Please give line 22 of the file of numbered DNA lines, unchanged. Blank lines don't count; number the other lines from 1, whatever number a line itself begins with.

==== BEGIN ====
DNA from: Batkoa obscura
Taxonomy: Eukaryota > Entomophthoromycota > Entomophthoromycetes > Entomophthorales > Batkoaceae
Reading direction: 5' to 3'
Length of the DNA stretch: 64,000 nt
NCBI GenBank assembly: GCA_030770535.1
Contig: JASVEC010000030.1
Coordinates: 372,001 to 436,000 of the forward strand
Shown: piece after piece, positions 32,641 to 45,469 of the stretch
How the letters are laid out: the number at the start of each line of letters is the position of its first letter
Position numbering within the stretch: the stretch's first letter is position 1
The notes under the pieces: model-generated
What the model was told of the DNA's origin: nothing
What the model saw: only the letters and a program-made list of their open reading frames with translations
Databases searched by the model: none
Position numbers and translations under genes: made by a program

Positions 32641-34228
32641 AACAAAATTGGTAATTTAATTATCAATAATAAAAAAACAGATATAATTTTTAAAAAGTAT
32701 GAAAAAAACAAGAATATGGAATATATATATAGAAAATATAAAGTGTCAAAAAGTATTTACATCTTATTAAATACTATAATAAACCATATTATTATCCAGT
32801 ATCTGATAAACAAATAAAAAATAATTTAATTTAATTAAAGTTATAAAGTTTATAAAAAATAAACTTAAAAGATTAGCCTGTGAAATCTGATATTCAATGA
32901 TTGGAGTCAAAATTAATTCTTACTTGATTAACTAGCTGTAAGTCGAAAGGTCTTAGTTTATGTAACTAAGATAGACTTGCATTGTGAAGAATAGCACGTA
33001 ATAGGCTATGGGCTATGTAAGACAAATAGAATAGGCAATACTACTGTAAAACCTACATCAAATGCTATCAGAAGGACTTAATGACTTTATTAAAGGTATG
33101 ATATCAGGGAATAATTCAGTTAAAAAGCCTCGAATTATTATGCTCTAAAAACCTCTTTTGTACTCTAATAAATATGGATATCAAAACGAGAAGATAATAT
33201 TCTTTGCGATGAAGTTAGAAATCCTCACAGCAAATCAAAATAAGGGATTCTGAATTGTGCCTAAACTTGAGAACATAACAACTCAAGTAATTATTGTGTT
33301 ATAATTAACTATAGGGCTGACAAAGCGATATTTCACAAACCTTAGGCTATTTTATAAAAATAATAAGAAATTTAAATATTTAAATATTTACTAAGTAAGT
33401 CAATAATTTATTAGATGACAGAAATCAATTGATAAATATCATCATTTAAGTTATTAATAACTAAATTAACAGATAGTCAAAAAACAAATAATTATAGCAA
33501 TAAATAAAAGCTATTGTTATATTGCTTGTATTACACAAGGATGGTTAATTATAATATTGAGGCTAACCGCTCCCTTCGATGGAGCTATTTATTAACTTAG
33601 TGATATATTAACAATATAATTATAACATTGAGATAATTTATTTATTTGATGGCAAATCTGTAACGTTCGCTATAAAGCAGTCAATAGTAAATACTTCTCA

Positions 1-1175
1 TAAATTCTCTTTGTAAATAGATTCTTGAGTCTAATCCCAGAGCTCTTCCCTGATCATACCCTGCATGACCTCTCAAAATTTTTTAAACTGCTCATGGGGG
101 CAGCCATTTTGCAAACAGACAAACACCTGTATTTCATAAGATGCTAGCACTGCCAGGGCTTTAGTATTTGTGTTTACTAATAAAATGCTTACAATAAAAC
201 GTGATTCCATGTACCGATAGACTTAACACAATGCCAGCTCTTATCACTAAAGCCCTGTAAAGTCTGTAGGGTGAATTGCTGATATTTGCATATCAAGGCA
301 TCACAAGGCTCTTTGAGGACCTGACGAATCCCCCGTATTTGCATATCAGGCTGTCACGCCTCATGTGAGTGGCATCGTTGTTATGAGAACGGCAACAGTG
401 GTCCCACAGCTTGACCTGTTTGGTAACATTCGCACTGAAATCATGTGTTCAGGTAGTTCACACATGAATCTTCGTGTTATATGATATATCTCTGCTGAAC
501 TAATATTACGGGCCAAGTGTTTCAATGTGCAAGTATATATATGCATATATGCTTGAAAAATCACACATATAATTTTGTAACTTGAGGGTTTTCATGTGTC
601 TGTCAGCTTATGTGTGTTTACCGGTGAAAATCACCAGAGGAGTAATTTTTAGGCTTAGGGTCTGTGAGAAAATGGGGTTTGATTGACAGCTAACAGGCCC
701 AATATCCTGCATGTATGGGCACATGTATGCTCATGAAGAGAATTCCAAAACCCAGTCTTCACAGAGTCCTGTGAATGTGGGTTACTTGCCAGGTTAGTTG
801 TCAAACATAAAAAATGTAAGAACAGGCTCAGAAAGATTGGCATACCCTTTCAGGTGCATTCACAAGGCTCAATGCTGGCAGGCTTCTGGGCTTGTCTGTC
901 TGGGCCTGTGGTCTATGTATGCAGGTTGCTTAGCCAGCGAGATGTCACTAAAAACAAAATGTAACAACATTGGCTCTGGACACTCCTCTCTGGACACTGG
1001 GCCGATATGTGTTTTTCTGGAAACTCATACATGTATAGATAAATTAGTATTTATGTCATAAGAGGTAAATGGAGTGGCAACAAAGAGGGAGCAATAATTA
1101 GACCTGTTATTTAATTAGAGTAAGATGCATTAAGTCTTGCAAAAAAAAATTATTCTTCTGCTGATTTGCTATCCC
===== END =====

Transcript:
33101 ATATCAGGGAATAATTCAGTTAAAAAGCCTCGAATTATTATGCTCTAAAAACCTCTTTTGTACTCTAATAAATATGGATATCAAAACGAGAAGATAATAT